This is not a drop of water, it’s a Dessert

Trust the Japanese to invent something amazing and crazy! Their creativity isn’t limited to, technological innovations alone, it spills into food and how. This time, they’ve invented a very special dessert, that’s as much a treat for the eyes, as it’s for the taste buds. Looking at the picture, it seems like a jelly or crystal dessert made of gelatin, but it’s actually a super sensitive dessert made of water. Yes, you heard it right, it’s a water cake!

Water Cake Photo Courtesy: Sploid

Water Cake Photo Courtesy: Sploid

Mizu Shingen Mochi’,literally translates into ‘the water cake’ in Japanese, is a new breed of Japanese rice cake that’s bound to get people scratching their heads and wondering what the hell they ordered. Though it might look like a water droplet served fancy, it’s actually a cake that uses water harnessed from the Japanese Alps!

Its makers say it’s like a traditional dessert mocha – sweet, usually sprinkled with kinako soybean powder and partnered with brown sugar syrup – except, you know, this one looks like a water droplet. If that’s not drool-worthy enough for you, the cake even melts in your mouth! Those who have tasted the treat went on Twitter, saying it’s ‘refreshingly cool’ and ‘tasty.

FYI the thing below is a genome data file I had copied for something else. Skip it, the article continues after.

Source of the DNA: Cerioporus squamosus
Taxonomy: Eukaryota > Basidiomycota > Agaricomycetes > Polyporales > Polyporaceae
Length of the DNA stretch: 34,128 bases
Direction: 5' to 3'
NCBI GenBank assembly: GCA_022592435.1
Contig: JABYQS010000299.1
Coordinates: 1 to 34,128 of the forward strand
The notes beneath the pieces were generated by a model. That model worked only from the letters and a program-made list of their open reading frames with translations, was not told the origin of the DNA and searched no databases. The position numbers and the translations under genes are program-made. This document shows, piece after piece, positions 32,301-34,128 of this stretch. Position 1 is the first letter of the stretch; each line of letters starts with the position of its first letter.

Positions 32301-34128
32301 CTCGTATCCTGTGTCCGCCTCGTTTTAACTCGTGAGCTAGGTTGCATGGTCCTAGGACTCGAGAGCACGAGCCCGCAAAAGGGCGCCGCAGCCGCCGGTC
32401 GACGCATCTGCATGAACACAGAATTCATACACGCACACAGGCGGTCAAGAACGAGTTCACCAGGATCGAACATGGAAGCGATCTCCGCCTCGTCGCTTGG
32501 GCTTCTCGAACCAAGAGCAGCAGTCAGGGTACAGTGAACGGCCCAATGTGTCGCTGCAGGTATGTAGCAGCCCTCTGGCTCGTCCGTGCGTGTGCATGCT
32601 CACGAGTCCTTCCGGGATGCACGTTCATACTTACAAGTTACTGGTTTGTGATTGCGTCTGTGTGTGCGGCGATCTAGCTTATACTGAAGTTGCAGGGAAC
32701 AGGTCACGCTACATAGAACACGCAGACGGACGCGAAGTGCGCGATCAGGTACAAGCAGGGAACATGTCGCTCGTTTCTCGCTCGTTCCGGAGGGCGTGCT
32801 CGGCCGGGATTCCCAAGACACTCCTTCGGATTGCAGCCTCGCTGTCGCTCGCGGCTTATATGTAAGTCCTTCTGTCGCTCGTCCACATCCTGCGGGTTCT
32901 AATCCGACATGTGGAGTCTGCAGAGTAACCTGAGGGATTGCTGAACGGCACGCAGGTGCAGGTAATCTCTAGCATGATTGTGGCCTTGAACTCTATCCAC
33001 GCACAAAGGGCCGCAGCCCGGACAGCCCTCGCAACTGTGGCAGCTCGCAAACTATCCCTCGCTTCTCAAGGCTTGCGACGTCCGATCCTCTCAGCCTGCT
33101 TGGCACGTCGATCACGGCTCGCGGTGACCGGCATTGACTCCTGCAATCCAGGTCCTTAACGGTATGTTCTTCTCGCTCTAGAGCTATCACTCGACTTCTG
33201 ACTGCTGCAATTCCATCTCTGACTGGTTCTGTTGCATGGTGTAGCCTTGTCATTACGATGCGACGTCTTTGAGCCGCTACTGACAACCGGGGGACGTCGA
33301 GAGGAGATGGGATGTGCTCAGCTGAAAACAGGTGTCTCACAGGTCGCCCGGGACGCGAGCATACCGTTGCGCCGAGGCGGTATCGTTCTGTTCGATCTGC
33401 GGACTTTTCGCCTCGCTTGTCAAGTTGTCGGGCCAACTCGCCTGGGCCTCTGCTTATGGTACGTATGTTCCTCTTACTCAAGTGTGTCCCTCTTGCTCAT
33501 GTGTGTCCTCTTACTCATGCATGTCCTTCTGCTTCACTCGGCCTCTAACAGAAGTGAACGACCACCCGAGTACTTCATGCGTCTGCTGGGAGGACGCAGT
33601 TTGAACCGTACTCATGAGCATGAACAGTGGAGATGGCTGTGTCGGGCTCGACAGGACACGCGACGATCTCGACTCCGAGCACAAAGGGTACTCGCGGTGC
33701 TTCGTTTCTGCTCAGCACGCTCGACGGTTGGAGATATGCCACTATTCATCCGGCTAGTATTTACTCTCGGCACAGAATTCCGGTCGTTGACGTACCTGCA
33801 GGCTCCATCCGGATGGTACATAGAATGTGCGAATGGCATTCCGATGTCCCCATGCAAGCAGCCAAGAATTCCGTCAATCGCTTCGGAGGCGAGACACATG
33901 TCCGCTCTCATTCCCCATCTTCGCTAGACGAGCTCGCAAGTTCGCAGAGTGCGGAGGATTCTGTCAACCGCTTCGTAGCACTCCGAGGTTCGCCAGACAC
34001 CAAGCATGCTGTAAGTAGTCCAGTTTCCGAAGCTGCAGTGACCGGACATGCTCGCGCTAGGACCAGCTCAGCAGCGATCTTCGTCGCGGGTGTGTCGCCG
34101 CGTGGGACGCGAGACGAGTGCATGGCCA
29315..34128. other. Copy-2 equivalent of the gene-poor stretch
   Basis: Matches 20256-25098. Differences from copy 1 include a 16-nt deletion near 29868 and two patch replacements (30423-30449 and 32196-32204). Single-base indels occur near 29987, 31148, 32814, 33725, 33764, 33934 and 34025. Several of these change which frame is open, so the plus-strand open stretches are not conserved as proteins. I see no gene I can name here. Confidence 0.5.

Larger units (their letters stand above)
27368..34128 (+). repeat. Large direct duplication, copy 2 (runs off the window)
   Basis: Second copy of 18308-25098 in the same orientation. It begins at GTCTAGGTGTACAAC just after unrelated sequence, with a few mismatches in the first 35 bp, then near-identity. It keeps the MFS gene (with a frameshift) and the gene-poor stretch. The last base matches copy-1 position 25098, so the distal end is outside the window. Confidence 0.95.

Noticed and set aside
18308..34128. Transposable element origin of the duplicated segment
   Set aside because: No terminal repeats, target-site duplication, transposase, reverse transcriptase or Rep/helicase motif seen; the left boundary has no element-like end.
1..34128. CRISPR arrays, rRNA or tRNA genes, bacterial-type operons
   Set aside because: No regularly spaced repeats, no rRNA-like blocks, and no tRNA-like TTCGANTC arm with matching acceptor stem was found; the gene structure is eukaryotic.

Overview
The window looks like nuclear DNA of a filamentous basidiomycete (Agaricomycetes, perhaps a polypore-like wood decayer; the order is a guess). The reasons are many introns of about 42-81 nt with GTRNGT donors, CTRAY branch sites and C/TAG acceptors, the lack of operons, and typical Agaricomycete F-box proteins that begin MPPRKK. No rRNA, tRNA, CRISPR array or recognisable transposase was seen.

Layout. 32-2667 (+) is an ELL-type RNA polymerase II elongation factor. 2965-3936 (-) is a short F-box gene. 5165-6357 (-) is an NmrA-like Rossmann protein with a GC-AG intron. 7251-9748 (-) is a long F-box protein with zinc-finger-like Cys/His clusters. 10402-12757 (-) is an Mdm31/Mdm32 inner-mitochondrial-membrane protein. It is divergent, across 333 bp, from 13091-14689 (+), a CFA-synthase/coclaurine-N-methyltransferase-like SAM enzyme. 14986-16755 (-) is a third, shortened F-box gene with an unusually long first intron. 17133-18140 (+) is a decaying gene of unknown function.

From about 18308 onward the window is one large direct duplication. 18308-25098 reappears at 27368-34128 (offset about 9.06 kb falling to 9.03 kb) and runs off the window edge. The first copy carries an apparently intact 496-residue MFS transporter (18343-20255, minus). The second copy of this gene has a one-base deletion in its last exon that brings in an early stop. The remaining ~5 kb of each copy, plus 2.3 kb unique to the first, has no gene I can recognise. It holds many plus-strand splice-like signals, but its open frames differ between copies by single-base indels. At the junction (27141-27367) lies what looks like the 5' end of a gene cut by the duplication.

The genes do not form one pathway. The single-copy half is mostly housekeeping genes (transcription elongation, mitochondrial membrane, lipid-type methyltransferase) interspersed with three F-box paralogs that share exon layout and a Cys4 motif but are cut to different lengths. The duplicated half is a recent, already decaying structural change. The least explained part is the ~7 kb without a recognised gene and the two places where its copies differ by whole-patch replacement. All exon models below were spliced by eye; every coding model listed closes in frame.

This cake is so delicate that it loses its form in just 30 minutes or as and when it is taken at room temperature. The sweet delicacy melts into your mouth as soon as it touches the tongue. Mizu shingen mochi was first introduced last year during summers and after its smashing popularity, it has been brought into the market again this year. It will be available at the Kinseiken Seika store in Yamanashi, Japan, till the end of this September. The crystal looking dessert is exclusive to this company and is not available anywhere else in the world. So the next time you plan a summer trip to Japan, you know exactly what you shouldn’t miss.

You have limited time to take selfies and food porn photos with it, though. Its consistency only allows it to take form for 30 minutes, before finally disintegrating into plain, old water.

Via Sploid

Via Sploid

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